UAE denies mass expulsion of striking workers


“The police guarantee the right to return to work to those labourers who took part in the strike and did not get involved in vandalism,” police chief Dahi Khalfan told the Arabic newspaper Emarat Al Youm.

But he added: “Those who do not wish to resume work will be deported.”

The local press had quoted senior labour ministry official Humaid bin Deemas on Tuesday saying there would be a “deportation of 4,000 labourers who went on strike and committed acts of vandalism.”

Several thousand manual workers in Dubai downed tools and reportedly occupied and vandalised a building before attacking police and vehicles with stones on Saturday.

On Sunday, the strike spread to three other areas in the city-state, with the local press reporting 3,100 workers involved, but police moved in and returned the strikers to their accommodation blocks.

Another 2,000 construction workers were also still on strike late Tuesday, staying in their housing compound in the middle of the desert.

“There is no such thing as mass deportation,” India’s ambassador to the United Arab Emirates, Talmiz Ahmed, said, adding that “only those involved in violence will be prosecuted.”

But he said only 159 workers, including 90 Indians, were “identified as being involved in violence.”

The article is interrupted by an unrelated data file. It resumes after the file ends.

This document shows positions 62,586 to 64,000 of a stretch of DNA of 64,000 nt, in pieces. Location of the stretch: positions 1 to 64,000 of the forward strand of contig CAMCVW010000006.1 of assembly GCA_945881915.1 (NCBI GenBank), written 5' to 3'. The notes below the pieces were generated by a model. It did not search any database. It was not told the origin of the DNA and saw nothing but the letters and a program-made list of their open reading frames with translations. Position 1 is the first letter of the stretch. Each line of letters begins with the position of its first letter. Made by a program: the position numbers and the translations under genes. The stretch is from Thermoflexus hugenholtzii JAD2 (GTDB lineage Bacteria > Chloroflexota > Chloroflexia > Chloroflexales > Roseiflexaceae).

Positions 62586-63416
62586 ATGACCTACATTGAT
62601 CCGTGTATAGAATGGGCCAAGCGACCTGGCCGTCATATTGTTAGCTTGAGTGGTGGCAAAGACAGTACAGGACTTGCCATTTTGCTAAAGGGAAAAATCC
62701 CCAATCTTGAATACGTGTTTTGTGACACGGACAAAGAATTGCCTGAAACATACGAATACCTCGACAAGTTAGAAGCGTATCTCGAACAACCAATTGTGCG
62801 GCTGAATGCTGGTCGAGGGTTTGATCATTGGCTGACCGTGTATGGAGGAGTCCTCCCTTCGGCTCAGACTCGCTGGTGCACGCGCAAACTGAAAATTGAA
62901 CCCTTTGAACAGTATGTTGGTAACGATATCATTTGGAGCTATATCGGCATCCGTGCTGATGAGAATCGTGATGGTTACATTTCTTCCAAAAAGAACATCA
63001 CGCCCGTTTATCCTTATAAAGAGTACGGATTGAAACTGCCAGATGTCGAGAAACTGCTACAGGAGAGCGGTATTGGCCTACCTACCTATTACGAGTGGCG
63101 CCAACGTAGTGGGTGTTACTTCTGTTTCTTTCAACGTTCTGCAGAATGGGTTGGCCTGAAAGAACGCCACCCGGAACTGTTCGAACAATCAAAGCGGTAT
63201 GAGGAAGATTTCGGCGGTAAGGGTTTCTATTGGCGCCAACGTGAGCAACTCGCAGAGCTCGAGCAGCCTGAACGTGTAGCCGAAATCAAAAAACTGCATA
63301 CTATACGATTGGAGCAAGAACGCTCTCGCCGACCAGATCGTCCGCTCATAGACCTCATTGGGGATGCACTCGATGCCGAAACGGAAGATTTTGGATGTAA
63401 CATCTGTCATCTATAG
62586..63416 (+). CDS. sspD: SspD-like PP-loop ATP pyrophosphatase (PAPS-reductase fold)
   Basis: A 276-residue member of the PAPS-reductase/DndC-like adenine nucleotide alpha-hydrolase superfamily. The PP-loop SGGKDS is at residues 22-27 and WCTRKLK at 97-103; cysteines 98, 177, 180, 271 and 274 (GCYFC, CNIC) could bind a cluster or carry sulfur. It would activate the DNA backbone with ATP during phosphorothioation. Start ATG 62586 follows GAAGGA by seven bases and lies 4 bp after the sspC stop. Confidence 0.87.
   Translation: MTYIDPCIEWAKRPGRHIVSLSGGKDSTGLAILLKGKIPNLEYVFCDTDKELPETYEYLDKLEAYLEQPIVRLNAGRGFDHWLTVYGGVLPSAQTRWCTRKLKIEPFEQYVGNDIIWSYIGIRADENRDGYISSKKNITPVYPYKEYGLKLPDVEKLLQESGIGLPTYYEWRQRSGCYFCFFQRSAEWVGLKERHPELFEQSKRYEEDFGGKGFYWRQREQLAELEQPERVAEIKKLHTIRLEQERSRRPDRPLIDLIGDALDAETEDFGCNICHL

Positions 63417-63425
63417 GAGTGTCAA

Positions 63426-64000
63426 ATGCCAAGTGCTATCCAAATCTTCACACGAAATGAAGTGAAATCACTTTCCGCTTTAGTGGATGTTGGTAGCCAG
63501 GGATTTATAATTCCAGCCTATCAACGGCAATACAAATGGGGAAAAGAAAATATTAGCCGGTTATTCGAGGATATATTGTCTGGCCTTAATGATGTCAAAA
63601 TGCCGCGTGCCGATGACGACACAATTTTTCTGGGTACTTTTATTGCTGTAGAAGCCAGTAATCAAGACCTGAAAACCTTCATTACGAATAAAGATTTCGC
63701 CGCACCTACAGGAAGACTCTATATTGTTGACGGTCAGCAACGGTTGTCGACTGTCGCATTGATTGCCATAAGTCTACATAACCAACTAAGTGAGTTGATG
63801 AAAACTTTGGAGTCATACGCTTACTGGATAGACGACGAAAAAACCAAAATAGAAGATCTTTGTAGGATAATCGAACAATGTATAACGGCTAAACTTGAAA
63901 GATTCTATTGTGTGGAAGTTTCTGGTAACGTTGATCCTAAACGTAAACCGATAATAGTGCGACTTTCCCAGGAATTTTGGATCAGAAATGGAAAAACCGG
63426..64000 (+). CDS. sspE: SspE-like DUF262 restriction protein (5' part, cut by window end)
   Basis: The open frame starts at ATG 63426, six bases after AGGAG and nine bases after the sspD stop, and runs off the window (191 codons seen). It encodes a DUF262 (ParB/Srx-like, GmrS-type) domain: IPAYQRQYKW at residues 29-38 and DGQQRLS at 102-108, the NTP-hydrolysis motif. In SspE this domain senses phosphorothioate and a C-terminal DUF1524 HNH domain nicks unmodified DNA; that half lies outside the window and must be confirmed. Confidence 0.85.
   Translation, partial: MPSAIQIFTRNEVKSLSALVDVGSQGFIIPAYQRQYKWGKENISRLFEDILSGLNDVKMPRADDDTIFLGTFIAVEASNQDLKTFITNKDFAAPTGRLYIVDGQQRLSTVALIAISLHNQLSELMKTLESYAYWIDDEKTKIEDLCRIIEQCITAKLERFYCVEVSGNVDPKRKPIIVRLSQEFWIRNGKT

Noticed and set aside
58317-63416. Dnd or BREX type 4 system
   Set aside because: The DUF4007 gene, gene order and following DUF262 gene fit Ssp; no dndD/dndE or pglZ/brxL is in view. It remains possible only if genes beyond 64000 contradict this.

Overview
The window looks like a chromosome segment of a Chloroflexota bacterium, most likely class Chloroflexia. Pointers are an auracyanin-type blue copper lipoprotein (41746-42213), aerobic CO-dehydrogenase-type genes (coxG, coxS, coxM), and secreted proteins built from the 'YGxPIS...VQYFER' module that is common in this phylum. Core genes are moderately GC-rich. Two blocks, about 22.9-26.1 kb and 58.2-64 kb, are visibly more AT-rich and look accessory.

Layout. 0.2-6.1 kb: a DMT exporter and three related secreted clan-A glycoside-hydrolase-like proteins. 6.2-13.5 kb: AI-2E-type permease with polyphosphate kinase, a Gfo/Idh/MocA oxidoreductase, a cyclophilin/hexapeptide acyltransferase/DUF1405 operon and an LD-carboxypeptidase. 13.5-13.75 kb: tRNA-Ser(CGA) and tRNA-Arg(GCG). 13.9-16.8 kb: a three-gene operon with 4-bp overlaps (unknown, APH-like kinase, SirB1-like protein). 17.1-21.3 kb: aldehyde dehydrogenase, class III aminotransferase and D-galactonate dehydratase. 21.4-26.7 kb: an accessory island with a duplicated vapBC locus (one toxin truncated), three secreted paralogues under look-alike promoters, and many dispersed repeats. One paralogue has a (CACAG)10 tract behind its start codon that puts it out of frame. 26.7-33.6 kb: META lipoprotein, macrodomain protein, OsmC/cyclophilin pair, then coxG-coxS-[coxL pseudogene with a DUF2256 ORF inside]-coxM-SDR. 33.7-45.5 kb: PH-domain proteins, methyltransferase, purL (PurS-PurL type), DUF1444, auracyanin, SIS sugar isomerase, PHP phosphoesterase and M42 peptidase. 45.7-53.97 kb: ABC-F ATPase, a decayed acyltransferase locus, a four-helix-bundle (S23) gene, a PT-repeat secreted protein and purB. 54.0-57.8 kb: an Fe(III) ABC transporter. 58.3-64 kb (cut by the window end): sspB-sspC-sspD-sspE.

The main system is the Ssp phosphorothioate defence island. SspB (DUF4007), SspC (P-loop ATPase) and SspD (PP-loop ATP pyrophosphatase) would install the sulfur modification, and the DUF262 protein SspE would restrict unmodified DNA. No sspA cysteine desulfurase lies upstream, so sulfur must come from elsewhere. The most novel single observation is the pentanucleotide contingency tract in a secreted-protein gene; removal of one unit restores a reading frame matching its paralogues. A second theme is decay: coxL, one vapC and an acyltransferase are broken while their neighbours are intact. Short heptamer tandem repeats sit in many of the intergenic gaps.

He said the strike involved 4,500 workers, including 3,900 Indians, but that many of those workers claimed to have been caught in the middle, and had not intended to protest.

According to officials cited by local media, the protesters were demanding an unspecified increase to their wages, which are as low as 500 dirhams ($ 136) a month, improved transport to construction sites and better housing.

Such protests are rare in the UAE, where strike action is outlawed and workers are not allowed to form labour unions. The right to stay in the UAE ends when a job contract is terminated.

But Deemas himself told yesterday’s press that most striking workers have opted to resume work “after signing pledges prepared by the ministry to adhere to the details of their job contracts, including wages.”

He said the ministry will proceed to cancel the labour cards of those who have refused to go back to work in order to deport them.

“I am satisfied to see this matter defused,” ambassador Ahmed said, but pointed out that the embassy is working with the UAE authorities to ensure transparency in finalising work contracts.

He said workers coming from India with finalised contracts find that the documents are substituted with different Arabic-language contracts upon arrival in the oil-rich Gulf country.

“In cooperation with the UAE, we will see how to reform the contract process,” Ahmed said, adding that he was hoping to see new reforms introduced within two months, including an embassy attestation to all job contracts.

Blue-collar workers represent 80 per cent of the 1.4 million Indian community in the UAE, Ahmed said.

An estimated 700,000 Asians, mostly from India, Pakistan and Bangladesh, work as construction workers in the UAE, where only around 20 per cent of the four million population are UAE citizens. In March last year, 2,500 labourers rioted at the construction site of Burj Dubai, which has since become the world’s tallest skyscraper.

The incident prompted the New York-based Human Rights Watch to issue a statement calling on the UAE government to “end abusive labour practices” and describing labour conditions as “less than human”.

Last November, UAE Prime Minister Sheikh Mohammad bin Rashed al-Maktoum ordered sweeping measures to protect the rights of foreign labourers.


Leave a Reply

Your email address will not be published. Required fields are marked *